Why Michael Gove’s cocaine confession should be shapping drugs policy – Yorkshire Post letters

Can politicians who have used cocaine make a greater contribution to the policy debate than those who have not?
Can politicians who have used cocaine make a greater contribution to the policy debate than those who have not?
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From: David Craggs, Shafton Gate, Goldthorpe.

REGARDING the taking of 
illegal Class A drugs such as cocaine, and the recent admission of Environment Secretary Michael Gove that he had taken the drug, isn’t there another side to the argument other than condemning it out of hand?

Isn’t it true to say that 
those who have actually experienced taking cocaine 
have a greater knowledge of its effect, and hence its dangers, than those without such experience?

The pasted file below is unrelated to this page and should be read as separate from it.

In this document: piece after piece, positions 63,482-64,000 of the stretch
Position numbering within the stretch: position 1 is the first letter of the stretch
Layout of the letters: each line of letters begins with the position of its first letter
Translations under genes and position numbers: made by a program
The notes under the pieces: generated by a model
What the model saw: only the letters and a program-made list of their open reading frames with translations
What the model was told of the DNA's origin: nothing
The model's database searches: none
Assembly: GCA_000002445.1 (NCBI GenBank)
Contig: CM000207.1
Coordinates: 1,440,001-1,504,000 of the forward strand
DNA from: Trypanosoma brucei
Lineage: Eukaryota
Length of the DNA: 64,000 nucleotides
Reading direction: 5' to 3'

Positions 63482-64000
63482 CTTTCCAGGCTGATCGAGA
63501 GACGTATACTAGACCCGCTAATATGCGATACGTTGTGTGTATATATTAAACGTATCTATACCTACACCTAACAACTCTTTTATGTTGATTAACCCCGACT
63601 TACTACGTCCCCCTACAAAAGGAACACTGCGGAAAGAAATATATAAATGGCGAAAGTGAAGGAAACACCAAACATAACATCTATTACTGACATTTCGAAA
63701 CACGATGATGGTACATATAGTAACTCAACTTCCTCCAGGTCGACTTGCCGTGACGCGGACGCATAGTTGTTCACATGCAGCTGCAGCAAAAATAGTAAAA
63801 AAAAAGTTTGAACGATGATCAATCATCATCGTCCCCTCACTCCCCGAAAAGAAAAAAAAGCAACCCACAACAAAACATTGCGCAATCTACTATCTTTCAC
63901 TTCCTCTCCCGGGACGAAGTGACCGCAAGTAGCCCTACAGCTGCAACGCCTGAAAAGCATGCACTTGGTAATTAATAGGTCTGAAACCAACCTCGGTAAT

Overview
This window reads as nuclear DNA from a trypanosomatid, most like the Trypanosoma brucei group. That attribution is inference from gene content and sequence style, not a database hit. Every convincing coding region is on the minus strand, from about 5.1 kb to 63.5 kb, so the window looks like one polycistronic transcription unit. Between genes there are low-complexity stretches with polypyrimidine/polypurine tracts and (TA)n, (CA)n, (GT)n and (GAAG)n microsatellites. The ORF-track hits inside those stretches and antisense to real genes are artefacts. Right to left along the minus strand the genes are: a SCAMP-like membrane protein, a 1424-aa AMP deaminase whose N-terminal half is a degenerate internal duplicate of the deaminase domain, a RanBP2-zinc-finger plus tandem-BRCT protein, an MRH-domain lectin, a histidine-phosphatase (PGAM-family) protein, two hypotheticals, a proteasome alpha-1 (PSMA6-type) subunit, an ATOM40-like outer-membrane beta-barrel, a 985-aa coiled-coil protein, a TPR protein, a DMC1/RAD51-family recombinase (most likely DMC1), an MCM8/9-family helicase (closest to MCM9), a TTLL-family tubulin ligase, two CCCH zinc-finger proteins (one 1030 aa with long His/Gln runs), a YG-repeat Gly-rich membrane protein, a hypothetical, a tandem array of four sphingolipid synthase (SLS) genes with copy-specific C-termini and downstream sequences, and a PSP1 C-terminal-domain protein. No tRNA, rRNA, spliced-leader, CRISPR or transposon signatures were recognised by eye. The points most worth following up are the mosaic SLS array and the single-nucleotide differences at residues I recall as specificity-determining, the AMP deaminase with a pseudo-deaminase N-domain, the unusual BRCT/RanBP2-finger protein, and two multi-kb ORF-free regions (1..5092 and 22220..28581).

And wouldn’t such a person be better positioned to make a useful contribution if they 
ever became involved in any 
sort of legislation to do with drugs?

Compare this with the praise and overwhelming support 
given to those (often young men) who, after experiencing a spell in prison, the result of being found guilty of an offence involving drugs, knife crime or gang warfare, go into a community and work with young people, keeping them on the ‘straight and narrow’.

Nobody expresses the 
view that they shouldn’t be allowed anywhere near young people.